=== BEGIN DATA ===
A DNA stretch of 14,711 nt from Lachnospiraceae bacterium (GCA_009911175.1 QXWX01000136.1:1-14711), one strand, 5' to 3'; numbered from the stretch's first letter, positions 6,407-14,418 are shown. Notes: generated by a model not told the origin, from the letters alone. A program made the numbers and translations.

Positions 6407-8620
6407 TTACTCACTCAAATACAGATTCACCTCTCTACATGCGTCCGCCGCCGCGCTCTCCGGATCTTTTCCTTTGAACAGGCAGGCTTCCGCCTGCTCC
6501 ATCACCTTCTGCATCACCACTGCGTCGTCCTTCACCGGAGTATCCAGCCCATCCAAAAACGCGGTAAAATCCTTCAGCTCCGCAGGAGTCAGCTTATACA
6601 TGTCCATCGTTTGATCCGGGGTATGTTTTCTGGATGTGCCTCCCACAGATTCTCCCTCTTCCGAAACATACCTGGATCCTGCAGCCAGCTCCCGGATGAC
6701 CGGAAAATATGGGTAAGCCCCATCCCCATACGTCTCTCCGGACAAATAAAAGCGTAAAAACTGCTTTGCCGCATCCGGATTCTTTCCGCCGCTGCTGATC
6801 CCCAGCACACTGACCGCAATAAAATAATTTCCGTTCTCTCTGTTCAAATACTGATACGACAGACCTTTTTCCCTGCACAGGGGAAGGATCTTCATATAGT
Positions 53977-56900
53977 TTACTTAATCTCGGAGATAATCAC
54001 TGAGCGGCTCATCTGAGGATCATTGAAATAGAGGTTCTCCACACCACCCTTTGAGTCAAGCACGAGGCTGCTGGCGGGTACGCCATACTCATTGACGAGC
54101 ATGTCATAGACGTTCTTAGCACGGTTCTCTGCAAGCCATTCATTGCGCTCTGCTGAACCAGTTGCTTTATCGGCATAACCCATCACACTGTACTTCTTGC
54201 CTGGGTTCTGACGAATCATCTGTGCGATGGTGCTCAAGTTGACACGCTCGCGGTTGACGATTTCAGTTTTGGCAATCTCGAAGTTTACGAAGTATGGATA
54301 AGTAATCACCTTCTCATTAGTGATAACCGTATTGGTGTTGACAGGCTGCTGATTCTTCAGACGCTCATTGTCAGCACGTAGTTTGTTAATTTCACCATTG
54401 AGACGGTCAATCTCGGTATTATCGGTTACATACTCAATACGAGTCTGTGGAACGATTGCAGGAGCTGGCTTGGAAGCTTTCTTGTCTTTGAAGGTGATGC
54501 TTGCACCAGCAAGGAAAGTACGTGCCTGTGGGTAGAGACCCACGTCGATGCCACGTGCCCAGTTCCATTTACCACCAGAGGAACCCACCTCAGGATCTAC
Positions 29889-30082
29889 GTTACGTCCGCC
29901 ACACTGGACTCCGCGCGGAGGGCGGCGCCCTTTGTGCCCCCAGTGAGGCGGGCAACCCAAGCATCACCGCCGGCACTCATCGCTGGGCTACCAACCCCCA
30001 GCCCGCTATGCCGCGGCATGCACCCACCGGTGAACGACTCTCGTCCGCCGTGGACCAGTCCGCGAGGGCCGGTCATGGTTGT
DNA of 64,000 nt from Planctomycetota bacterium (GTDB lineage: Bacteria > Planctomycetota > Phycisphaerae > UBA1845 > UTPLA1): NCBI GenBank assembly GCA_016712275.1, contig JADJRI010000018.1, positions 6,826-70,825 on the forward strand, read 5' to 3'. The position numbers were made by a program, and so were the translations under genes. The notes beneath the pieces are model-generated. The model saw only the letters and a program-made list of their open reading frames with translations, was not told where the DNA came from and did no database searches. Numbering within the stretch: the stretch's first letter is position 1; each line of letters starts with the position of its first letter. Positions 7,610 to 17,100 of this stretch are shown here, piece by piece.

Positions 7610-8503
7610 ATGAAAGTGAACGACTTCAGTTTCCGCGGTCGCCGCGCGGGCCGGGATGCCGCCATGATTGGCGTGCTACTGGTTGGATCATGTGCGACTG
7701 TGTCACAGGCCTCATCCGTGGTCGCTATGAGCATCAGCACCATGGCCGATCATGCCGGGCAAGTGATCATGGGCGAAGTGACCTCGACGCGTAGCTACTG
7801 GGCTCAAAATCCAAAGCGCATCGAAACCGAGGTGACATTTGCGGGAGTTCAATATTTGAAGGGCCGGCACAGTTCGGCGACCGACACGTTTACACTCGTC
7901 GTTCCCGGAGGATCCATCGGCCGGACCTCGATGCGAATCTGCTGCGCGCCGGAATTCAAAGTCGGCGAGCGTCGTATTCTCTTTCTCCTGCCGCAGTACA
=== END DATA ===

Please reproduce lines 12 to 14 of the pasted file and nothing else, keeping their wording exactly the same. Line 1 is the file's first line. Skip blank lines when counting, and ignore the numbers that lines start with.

54201 CTGGGTTCTGACGAATCATCTGTGCGATGGTGCTCAAGTTGACACGCTCGCGGTTGACGATTTCAGTTTTGGCAATCTCGAAGTTTACGAAGTATGGATA
54301 AGTAATCACCTTCTCATTAGTGATAACCGTATTGGTGTTGACAGGCTGCTGATTCTTCAGACGCTCATTGTCAGCACGTAGTTTGTTAATTTCACCATTG
54401 AGACGGTCAATCTCGGTATTATCGGTTACATACTCAATACGAGTCTGTGGAACGATTGCAGGAGCTGGCTTGGAAGCTTTCTTGTCTTTGAAGGTGATGC